Mitchell airport gets $6.7 million in stimulus funding

Mitchell Municipal Airport soon will undergo its largest capital project in more than 60 years, aided by a multimillion-dollar federal stimulus grant.

Mitchell Municipal Airport soon will undergo its largest capital project in more than 60 years, aided by a multimillion-dollar federal stimulus grant.

Public Works Director Tim McGannon learned Thursday that the airport will receive $6.7 million from the Federal Aviation Administration. McGannon said the grant will go to rebuilding Mitchell Municipal Airport's 12-30 main runway, so named because it runs southeast-to-northwest on a 120-degree to 300-degree compass heading. It is the largest capital project undertaken at the airport since it was built in the 1940s.

The money is from the American Recovery and Reinvestment Act, which includes $1.3 billion the FAA can use to improve air transportation infrastructure.

The reconstruction of the 7,000-foot runway and improved lighting was already part of a five-year capital improvement plan for improving the airport facility, McGannon said. Under that five-year plan, engineering design originally was scheduled for completion in 2010 and runway reconstruction by 2011.

"With the price tag, we weren't sure we were ever going to be able to get the money to do it," he said.


George Bittner, a member of the airport board, said the cash windfall is "good news for the airport."

"With the new funds, we'll be able to complete both projects by this fall," he said. Other members of the board are Tom Case, Ray Roby, Darren Brewster and Dave Muth. City Councilman Scott Houwman is an ex-officio board member.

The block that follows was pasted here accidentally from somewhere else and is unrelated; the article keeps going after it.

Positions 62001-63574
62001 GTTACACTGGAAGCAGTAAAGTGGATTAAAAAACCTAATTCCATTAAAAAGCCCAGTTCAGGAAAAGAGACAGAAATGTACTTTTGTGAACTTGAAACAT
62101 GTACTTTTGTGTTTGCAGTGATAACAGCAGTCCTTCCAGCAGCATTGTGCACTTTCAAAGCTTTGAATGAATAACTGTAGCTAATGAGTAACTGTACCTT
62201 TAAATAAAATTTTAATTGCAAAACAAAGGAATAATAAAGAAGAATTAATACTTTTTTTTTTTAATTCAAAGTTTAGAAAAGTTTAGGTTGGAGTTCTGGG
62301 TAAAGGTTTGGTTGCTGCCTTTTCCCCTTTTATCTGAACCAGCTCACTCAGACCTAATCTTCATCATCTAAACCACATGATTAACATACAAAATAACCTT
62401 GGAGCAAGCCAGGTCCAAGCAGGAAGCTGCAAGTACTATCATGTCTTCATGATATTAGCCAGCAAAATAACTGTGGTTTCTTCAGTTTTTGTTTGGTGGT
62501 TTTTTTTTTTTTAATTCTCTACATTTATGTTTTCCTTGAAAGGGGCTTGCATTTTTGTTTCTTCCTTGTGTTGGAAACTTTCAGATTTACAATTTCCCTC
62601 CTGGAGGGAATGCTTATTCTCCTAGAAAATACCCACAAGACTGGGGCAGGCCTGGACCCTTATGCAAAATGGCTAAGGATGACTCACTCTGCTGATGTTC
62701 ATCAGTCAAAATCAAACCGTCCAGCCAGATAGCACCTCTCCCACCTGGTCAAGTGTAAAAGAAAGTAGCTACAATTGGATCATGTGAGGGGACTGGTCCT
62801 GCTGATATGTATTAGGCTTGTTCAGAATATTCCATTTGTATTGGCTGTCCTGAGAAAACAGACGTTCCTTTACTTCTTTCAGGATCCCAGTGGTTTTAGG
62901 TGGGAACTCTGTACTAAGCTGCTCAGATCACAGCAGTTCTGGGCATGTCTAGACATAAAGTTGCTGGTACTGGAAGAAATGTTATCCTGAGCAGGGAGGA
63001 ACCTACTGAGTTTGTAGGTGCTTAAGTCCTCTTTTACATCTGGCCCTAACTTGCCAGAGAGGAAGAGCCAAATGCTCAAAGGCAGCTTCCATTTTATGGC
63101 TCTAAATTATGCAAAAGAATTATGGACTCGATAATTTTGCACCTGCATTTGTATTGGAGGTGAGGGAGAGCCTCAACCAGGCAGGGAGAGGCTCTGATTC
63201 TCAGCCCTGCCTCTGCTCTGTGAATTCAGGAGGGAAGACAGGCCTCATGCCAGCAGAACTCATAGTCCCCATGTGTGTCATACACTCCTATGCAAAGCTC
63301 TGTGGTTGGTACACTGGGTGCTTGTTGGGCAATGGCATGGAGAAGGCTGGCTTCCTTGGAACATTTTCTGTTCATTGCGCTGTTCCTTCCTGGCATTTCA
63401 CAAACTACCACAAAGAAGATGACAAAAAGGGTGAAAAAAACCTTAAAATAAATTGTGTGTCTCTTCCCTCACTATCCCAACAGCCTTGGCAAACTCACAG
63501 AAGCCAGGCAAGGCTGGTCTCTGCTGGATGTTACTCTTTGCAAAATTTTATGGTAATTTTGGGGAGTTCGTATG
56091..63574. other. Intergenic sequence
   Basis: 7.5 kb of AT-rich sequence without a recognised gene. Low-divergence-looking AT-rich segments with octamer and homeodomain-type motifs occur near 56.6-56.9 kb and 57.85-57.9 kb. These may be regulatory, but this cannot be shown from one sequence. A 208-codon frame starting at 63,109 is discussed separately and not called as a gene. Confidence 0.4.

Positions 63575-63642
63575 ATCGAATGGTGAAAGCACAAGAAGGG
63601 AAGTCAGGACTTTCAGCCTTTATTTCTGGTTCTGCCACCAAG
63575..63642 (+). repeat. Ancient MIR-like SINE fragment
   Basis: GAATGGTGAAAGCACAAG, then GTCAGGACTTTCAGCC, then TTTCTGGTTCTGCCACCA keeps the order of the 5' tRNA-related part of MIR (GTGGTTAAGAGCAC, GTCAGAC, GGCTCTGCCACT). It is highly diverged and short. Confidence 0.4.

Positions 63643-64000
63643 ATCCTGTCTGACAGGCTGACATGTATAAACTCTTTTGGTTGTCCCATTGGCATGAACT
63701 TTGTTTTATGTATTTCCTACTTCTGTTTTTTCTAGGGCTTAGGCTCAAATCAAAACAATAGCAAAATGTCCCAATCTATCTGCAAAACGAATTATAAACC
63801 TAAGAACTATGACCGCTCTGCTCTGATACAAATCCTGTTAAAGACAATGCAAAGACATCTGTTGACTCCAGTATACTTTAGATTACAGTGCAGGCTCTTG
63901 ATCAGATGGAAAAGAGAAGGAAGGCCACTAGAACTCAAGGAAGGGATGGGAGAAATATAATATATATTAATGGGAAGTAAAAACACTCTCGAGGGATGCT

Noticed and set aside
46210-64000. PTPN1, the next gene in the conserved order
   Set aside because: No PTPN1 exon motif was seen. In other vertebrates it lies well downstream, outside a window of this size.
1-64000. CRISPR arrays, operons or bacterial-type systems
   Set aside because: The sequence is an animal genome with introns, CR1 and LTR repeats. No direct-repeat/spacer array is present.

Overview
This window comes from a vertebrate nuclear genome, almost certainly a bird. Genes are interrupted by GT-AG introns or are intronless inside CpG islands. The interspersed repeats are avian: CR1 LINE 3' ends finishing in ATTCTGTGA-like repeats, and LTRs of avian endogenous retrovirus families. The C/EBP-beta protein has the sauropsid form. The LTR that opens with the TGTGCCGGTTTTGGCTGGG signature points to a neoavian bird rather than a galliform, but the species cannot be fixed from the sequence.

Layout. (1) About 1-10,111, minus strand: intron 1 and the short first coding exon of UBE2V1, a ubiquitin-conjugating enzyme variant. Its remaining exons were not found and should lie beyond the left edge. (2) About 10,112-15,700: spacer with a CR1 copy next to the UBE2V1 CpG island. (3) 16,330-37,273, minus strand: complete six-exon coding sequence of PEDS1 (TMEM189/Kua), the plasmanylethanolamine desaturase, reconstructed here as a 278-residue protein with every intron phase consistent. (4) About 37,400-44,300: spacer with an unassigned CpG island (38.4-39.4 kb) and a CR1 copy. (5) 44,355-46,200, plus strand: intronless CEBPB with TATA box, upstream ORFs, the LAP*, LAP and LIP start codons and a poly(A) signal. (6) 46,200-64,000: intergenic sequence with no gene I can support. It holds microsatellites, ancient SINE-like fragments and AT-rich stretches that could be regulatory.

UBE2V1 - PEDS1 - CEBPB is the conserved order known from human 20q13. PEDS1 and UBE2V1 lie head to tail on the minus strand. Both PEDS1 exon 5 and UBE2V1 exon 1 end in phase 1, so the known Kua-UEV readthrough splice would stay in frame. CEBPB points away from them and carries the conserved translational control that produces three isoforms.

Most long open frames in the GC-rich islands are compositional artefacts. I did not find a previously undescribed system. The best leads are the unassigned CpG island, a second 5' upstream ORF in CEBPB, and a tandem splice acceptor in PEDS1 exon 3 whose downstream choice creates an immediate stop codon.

McGannon credited the board with stepping up the project timetable when its members learned that federal stimulus funds might become available for shovel-ready projects.

"We've been doing the engineering for several months, hoping we'd be ready," McGannon said.

Helms & Associates of Aberdeen is the engineer on the project. Helms was given a five-year consulting contract by the airport board two years ago.

McGannon declined to release preliminary cost figures until project plans are designed, but said the project includes runway rebuilding and new lighting.

The plans call for tearing out all existing pavement down to about three feet, building up a gravel base and installing new pavement.

The runway was originally built during World War II, but the city has added several layers of pavement over the years.


The new runway project will provide a modern facility in keeping with the upscale traffic the airport receives, said McGannon.

"We see $15 million to $50 million corporate jets come in during hunting season. They're landing on basically three wheels, so it's like landing a tricycle at 150 mph. These runways have to be just about perfect," he said.

Plans will be ready in about a month and a half, the project will be put out to bid in 30 to 60 days, and the project should be completed by the end of September, said McGannon.

The city plans to keep the second 5,500-foot north-south runway open during most construction, said McGannon.

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